If you want to sift through longer lists of Bangkok accommodation, knock yourself out at Agoda, Hostelworld, Booking and Sawasdee.

The government-run Tourist Authority of Thailand (TAT) has a large tourism info centre on New Phetchaburi Rd, just west of Phetchaburi MRT station. It’s open daily 08:30-16:30 and can provide brochures, maps and general help with travel in Bangkok and elsewhere in Thailand. The TAT also has a counter on the arrivals floor at Suvarnabhumi Airport.

TAT Info Centre
1600 New Phetchaburi Rd, Bangkok
T: (02) 250 5500
Call Centre: 1672 (operated 08:00-20:00)

Be wary of private travel agents pretending to be official representatives of the TAT or otherwise using the TAT name. The real TAT does not sell any kind of tour or trip whatsoever.

In addition to Travelfish you’ll find no shortage of other resources — both online and in print — that cover Bangkok from a variety of perspectives.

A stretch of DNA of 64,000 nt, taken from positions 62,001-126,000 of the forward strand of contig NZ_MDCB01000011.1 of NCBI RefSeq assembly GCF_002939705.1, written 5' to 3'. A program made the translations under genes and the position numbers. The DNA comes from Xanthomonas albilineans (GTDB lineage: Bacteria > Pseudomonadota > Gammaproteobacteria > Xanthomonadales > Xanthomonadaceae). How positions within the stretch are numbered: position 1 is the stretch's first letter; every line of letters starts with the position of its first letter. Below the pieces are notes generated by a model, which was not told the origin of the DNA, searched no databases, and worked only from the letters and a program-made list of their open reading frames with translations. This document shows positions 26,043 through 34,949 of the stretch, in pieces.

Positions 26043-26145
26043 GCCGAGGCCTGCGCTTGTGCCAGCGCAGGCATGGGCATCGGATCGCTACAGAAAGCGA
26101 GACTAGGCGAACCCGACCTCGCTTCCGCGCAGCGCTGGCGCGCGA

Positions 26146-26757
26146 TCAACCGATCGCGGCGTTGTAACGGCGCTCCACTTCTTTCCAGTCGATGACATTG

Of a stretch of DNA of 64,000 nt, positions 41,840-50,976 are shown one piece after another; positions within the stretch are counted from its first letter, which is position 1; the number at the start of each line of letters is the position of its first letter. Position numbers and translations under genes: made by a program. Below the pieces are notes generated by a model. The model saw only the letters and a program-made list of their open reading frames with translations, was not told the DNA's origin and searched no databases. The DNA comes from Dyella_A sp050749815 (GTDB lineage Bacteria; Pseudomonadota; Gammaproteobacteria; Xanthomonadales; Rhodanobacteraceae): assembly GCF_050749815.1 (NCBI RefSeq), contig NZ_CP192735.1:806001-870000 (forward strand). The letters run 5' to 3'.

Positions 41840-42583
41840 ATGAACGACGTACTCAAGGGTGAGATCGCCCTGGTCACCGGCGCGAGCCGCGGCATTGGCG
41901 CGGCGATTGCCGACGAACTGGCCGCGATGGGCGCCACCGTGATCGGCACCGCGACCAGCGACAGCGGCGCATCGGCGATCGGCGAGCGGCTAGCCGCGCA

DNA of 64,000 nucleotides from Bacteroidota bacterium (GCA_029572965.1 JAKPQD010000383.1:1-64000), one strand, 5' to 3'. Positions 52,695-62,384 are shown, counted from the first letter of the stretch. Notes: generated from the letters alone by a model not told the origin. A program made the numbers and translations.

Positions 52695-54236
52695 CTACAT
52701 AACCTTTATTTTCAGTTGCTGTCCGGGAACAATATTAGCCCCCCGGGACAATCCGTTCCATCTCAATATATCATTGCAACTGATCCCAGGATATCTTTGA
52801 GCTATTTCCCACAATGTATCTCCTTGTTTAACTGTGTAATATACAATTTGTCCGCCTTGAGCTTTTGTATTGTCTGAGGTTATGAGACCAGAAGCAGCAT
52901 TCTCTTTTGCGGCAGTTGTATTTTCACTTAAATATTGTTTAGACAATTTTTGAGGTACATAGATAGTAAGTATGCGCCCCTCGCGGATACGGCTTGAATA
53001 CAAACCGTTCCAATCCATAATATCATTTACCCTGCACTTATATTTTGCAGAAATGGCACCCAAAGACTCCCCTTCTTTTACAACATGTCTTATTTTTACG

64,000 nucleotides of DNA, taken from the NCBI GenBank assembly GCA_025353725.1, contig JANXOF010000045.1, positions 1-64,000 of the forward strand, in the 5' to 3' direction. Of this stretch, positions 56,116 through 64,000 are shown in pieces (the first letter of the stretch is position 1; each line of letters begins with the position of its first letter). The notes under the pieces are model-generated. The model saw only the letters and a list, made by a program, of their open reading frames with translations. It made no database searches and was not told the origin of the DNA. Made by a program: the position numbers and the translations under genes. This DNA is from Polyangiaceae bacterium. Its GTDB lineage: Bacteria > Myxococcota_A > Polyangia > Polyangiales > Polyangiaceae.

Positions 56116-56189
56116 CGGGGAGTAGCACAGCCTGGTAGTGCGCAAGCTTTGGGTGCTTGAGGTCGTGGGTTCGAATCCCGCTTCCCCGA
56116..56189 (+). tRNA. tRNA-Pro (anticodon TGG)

Lonely Planet Bangkok
Rough Guide to Bangkok
Frommer’s Bangkok Day by Day

Bangkok Post (also in daily print)
The Nation (also in daily print)
Thai PBS
Coconuts Bangkok

Events, food and life
BK Magazine (also in weekly print)
Bangkok 101 (also in monthly print)
What’s On Sukhumvit
Richard Barrow
Bangkok Glutton
Eating Thai Food
BKK Fatty
Greg to Differ

Reviewed by

David Luekens first came to Thailand in 2005 when Thai friends from his former home of Burlington, Vermont led him on a life-changing trip. Based in Thailand since 2011, he spends much of his time eating in Bangkok street markets and island hopping the Andaman Sea.

Further reading

General ideas

Health & safety

Money & costs

Do’s & dont’s

Visas & immigration

Weather & climate